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My name is Toni Petrina and I am a software developer and an occasional speaker. Although I primarily develop on the Microsoft stack, I like to learn new technologies. My hobbyist projects range from game development, regardless of the technology, to ALM. I spend most of my time with my girlfriend and someday I will learn how to play the guitar properly. Toni is a DZone MVB and is not an employee of DZone and has posted 71 posts at DZone. You can read more from them at their website. View Full User Profile

DevLog: WebMatrix, GitHub, Azure and the Wonders of Continuous Deployment

09.01.2013
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This weekend I felt like working on my WebGL project again and I was reminded of how dreadful web development can be. Working on files in the wwwroot folder, copy-pasting them back to the local GitHub repository, pushing the changes up, FTPing the files to my host … sigh. There had to be a better way.

And there I was, all I needed was to use the wonderful tools around me. First of all, I created a separate GitHub project for the web part. This way I can separate web code from the C++ converters and general toolchain (the project can be split into two different parts: the WebGL demo player and the C++ code that converts binary files to json files that can be used in the web player).

I knew that there had to be a way to use an arbitrary folder in IIS ... it's called a virtual directory (please stop throwing bottles at me, I am just a newbie at this). Now I can edit files in the folder under source control and I can use localhost/kzplayer/ to test the changes immediately.

Virtual directory wizard

This is so easy… I wish I knew about it before :/

OK, now that I have my files under source control, how do I deploy them? Well, Azure offers up to 10 free websites and you can set up Azure to pull the files from GitHub whenever I push them. This is similar to hooks on your own host, but this works across the web. Awesome, now any push to my master branch gets immediately deployed. Continuous deployment FTW.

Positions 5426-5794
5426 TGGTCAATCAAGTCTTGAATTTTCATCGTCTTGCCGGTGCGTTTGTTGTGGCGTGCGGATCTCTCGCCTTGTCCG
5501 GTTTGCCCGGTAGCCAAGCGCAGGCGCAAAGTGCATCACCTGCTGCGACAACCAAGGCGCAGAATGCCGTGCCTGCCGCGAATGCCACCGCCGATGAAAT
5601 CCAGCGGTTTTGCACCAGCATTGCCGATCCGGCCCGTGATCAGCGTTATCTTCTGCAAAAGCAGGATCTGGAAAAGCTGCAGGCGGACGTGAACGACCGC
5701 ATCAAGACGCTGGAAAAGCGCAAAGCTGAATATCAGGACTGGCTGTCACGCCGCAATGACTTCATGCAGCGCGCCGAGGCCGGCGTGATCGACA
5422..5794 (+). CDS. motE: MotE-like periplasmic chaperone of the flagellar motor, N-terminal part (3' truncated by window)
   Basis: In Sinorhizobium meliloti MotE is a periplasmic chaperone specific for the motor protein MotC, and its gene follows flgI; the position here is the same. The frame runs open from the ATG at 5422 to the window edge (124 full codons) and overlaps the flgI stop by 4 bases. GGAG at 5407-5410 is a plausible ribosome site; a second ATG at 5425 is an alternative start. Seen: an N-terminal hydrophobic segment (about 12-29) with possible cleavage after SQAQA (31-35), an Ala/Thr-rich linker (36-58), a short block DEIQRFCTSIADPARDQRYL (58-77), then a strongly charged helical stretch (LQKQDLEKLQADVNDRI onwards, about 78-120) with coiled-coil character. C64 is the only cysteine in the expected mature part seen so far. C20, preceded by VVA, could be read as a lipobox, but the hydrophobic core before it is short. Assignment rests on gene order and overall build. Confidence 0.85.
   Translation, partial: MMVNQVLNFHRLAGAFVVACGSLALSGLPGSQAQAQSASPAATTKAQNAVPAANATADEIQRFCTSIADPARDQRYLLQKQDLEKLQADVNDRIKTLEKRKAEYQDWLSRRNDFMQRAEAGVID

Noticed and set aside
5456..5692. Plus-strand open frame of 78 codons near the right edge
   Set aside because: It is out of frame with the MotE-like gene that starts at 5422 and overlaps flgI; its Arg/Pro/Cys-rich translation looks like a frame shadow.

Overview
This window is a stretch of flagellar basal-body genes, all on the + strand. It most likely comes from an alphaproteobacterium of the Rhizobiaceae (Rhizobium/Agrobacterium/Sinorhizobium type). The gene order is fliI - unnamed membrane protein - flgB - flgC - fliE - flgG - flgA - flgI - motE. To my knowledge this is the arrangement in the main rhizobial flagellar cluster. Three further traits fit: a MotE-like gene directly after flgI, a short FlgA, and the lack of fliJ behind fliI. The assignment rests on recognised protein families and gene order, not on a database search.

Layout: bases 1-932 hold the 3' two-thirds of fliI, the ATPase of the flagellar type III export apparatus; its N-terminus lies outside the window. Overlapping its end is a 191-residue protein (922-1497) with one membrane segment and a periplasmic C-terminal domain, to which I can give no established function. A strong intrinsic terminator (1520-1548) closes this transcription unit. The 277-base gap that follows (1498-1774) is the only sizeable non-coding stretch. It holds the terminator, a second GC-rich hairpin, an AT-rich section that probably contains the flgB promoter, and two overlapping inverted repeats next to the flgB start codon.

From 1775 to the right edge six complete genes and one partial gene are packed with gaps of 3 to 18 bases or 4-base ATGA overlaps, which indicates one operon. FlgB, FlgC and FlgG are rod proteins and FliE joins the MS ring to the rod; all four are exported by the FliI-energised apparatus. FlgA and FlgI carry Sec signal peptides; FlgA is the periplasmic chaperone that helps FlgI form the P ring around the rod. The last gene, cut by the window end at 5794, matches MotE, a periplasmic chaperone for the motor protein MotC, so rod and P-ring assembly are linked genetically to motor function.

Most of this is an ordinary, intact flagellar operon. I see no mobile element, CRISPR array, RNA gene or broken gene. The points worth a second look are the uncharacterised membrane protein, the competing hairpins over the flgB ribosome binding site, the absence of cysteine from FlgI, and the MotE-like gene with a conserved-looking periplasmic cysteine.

Windows Azure Website Continuous deployment page

Awesomeness in action

The final piece of the puzzle was WebMatrix. This is an awesome tool, a lightweight alternative to working in Visual Studio. You can open your folder as your website or you can connect directly to your Azure websites and then modify the files there. If you log in with the same live ID you use to manage Azure websites, it picks them up.

Screenshot of the project open in WebMatrix

Easy editing of all your files

It even picks up the source control and allows you to work with Git straight from the UI instead of going back to Git Shell. All in all, it is cool … but it still lacks lots of Visual Studio's shortcuts, and Ctrl+K,D doesn’t format the documents equally. Also, you don’t have Web Essentials in WebMatrix, but you can always click on the big Visual Studio ribbon button to switch your environment to VS if you feel more comfortable there. For me, WebMatrix is halfway between Notepad++ and Visual Studio.

The setup works great and has shortened my development cycle a lot. Too bad I hadn’t done this sooner, as I have probably wasted a lot of time on syncing things. That Azure and GitHub work together like a charm … wow, this just blows my mind. All Microsoft services should be as easy to integrate with as this scenario makes it.


Published at DZone with permission of Toni Petrina, author and DZone MVB. (source)

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